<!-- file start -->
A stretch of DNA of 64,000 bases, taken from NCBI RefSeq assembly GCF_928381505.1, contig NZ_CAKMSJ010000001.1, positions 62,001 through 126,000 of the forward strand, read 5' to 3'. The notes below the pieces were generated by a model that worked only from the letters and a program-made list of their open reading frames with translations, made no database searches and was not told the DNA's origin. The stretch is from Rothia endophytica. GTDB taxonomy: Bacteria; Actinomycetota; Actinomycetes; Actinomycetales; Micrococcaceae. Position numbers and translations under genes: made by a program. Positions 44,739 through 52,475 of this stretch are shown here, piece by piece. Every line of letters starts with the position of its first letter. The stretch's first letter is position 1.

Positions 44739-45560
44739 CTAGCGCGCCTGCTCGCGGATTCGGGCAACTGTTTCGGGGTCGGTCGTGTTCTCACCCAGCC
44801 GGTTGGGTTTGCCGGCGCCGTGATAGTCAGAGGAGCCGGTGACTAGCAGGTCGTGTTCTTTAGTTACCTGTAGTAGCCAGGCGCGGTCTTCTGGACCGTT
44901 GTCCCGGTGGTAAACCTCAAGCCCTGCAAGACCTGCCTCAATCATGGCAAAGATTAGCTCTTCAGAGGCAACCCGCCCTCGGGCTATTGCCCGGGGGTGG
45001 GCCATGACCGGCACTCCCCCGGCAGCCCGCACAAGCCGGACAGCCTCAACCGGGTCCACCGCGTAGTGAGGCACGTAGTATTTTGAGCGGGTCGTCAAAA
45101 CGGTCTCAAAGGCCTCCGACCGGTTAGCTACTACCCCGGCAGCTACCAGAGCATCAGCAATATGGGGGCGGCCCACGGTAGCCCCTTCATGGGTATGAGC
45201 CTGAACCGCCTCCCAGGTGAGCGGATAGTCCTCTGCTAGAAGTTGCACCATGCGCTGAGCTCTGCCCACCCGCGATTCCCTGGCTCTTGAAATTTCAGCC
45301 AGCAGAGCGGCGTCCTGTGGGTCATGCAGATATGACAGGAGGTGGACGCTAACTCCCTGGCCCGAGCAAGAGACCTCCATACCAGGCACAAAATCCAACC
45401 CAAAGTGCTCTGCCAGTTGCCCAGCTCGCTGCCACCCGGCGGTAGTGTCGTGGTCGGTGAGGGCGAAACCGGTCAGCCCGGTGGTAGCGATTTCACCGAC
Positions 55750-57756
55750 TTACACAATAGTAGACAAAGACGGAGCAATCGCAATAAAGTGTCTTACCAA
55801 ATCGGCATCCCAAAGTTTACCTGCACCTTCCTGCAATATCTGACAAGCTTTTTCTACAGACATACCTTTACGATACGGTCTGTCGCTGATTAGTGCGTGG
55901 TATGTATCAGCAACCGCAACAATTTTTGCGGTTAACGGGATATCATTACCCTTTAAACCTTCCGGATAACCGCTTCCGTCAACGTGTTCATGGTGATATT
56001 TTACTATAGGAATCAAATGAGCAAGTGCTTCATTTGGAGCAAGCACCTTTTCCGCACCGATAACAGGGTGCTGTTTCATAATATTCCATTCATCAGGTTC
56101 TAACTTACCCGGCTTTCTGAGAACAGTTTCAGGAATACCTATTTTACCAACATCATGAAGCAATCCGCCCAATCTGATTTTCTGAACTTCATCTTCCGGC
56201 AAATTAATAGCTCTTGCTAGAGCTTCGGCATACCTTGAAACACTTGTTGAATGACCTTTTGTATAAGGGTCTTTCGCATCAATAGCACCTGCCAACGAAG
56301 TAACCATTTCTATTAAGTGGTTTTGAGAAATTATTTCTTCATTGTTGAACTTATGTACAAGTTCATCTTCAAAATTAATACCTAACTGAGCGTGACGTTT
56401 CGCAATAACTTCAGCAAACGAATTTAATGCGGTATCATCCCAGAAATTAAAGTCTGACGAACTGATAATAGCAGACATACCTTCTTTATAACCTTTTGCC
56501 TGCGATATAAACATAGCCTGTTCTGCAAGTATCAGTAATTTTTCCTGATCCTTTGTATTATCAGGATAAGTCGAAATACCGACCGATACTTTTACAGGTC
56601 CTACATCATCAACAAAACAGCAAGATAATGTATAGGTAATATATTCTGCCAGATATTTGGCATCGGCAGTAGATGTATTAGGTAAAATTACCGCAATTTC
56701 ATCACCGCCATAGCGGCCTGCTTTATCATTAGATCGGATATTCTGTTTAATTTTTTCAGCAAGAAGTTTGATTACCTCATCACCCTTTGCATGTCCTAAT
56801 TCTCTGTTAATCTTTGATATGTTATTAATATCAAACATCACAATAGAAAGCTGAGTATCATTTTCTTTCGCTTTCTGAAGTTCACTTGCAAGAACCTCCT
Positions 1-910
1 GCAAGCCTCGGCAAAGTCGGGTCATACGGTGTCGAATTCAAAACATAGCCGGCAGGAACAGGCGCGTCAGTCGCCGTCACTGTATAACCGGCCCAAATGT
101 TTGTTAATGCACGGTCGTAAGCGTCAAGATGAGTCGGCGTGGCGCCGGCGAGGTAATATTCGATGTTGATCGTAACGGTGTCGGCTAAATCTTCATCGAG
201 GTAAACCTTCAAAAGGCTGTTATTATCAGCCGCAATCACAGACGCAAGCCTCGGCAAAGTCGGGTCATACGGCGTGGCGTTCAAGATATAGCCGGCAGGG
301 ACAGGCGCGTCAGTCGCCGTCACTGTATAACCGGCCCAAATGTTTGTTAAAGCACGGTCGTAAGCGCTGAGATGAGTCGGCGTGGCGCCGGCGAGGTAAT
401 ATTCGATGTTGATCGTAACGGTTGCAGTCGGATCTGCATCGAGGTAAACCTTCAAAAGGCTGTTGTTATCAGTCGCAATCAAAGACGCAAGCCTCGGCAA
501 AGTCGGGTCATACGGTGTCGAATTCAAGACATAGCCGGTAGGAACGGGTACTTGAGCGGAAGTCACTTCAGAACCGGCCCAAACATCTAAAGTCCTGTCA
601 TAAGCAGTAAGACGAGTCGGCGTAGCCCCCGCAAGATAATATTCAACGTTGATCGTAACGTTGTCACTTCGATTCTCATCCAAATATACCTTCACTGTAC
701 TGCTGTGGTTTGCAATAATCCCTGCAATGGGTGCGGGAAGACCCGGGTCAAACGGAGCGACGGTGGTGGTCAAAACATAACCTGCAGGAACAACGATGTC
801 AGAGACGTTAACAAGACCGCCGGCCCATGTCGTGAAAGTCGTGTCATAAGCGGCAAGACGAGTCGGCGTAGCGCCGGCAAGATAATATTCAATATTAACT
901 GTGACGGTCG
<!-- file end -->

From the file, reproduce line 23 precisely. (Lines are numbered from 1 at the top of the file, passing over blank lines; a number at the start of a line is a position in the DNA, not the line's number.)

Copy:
56801 TCTCTGTTAATCTTTGATATGTTATTAATATCAAACATCACAATAGAAAGCTGAGTATCATTTTCTTTCGCTTTCTGAAGTTCACTTGCAAGAACCTCCT